Triumphal arches were built by Romans to honor victors in battle, and the Christians knew there was no greater honor and no greater victory than that of Christ. So the triumphal arch entered the sacred spaces of the church. This one bears the scene from the Book of Revelation with twenty-four elders dressed in white robes, bearing crowns in homage to Christ. And in the center is the rendering of Christ as Lord of the Universe, Pantokrator, Lord of all things.
Before Him, along the walls of the nave are the famous mosaic portraits of the popes, from Peter to John Paul II. The portrait of Pope John Paul II, near the right transept, is always lit. Above these are frescoes of the life of St. Paul.
The outer walls of the nave contain ten niches with statues of the apostles. Peter and Paul stand at the base of the columns holding the triumphal arch.
Inside the altar, behind a grille on its front, a red light perpetually burns to designate that this is the resting place of St. Paul. Below the altar in the Confessio is a crypt similar to that in St. Peter’s, which holds the sarcophagus with the inscription “To Paul, Apostle and martyr.”
The apse mosaic behind the altar shows Christ surrounded by his Apostles, and a Greek cross covered with gold and jewels to signify his glorious victory over death. Near the altar stands a very old and precious paschal candlestick carved with scenes of Christ’s Passion. What made it unusual for its time (about 1200) was its depiction of Christ on the cross.
In the left transept are two very interesting side chapels. One is dedicated to St. Stephen, the first martyr, whose stoning was witnessed by Paul before his conversion. The one next to it, the Blessed Sacrament Chapel designed by Carlo Maderno, was the only one not destroyed in the great fire. On the altar here is the 14th century crucifix which is said to have spoken to St. Bridget of Sweden when she came to Rome for the second Holy Year in 1350. A kneeling statue of the saint is nearby, shown speaking with Christ. St. Bridget has always been regarded along with St. James as a patron saint of pilgrims.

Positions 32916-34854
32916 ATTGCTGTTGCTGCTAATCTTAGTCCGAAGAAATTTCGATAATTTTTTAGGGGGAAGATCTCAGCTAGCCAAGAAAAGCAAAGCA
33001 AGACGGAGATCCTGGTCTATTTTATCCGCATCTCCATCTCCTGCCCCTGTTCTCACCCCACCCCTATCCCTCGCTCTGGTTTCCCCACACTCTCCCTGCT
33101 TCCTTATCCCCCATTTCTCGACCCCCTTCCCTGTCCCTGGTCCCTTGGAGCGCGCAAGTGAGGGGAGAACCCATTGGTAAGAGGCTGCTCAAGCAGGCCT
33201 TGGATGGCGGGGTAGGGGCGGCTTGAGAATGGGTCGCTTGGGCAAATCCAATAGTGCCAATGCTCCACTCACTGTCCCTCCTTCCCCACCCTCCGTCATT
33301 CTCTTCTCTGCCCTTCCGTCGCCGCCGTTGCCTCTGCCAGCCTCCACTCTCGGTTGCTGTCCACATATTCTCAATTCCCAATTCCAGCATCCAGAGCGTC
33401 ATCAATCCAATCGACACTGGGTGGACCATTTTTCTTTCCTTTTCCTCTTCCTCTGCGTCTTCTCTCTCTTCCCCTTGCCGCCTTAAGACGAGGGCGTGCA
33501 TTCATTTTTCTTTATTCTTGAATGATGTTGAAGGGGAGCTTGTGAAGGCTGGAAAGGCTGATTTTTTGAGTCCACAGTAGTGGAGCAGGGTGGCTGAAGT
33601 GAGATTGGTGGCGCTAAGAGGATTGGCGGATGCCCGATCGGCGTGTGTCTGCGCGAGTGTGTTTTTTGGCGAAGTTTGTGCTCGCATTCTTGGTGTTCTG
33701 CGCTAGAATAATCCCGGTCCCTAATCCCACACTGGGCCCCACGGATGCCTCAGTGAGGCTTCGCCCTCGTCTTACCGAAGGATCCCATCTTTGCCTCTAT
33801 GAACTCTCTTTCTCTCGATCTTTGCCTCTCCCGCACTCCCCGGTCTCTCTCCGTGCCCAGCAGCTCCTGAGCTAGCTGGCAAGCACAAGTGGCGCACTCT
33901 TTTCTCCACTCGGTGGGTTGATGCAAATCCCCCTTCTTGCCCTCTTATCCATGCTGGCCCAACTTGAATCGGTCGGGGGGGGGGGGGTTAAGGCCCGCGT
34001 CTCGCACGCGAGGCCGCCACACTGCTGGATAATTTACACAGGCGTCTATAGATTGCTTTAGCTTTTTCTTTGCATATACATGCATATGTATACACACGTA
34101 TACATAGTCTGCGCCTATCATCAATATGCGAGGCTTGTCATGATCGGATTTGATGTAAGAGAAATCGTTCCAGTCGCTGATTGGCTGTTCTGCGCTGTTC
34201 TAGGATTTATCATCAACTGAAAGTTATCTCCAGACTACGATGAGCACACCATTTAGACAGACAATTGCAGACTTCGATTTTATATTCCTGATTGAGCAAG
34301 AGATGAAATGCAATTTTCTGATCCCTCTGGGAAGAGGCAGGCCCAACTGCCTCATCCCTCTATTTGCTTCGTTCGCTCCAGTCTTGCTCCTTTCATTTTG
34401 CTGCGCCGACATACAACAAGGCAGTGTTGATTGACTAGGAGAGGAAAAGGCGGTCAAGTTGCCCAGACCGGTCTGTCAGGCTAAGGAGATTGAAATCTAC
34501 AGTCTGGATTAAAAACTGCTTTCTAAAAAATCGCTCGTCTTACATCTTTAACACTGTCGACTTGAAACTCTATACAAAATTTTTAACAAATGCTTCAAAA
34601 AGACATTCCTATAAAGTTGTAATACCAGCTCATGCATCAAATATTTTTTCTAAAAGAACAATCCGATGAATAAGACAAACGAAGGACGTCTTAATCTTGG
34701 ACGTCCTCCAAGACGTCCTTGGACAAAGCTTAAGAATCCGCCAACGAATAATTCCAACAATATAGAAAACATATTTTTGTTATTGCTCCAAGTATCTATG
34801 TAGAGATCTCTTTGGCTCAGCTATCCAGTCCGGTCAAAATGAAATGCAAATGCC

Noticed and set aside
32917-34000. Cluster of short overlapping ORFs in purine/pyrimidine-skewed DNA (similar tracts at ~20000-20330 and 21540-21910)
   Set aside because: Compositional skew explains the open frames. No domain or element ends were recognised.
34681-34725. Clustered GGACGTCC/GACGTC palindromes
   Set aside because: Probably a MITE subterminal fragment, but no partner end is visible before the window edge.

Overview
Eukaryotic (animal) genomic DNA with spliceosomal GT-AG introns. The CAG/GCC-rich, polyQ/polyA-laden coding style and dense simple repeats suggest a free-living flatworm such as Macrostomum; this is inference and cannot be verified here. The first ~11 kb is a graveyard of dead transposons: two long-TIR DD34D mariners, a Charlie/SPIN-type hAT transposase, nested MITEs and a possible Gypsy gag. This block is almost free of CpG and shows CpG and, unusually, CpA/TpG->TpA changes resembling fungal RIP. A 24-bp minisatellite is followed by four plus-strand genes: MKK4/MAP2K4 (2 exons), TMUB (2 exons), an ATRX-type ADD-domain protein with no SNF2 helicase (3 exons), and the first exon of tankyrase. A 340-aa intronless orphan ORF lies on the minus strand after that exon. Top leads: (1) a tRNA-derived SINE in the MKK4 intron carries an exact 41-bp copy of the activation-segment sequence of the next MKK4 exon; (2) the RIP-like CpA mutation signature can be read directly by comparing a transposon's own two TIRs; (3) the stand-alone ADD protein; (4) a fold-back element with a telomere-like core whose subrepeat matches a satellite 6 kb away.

The 13th century Benedictine cloister here is considered the most beautiful in Rome. It was designed by Pietro Vassalletto, who also created the elaborate Paschal candleholder. Next to it is the chapel of the relics, containing the chains that once bound St. Paul while he was a prisoner in Rome.
“I remind you to stir into flame the gift of God that you have through the imposition of my hands. For God did not give us a spirit of cowardice but rather of power and love and self-control. So do not be ashamed of your testimony to our Lord, nor of me, a prisoner for his sake; but bear your share of hardship for the gospel with the strength that comes from God.”
– 2 Timothy 1:6-8
St. John Lateran
Over the doorways of the facade of the basilica of St. John Lateran, the inscription reads: “Mother and head of all the churches of the city and of the world.”
This great distinction and honor owes to the history of the Lateran as the cathedral of Rome and as the location of the papal palace and seat of the Church’s government for many years before the papacy moved to the Vatican.
Between the 12th and 16th centuries, five ecumenical councils were held in this basilica and adjoining palace. The popes resided here from the time Constantine had this basilica built until 1304, when they moved to Avignon.
It is an amazingly resilient basilica: ransacked and destroyed by Vandals, then damaged in 896 by an earthquake and destroyed twice by fires in 1308 and 1360, it was rebuilt and fully restored to its grandeur.
The name “Lateran” comes from the Laterani family who owned the land until it was confiscated by Nero. It came into Constantine’s possession, and he donated the site to Pope Melchiades (311-314) to build the first papal cathedral and residence in Christian history.
It was first dedicated to Christ the Redeemer, and later to St. John the Baptist and then St. John the Evangelist. Statues of the Savior and both Saints John are found in the center of the facade. The other statues are of Doctors of the Eastern and Western Churches. The bronze entrance doors in the center are from the Curia, or Roman Senate, in the Forum. The Holy Door is on the far right.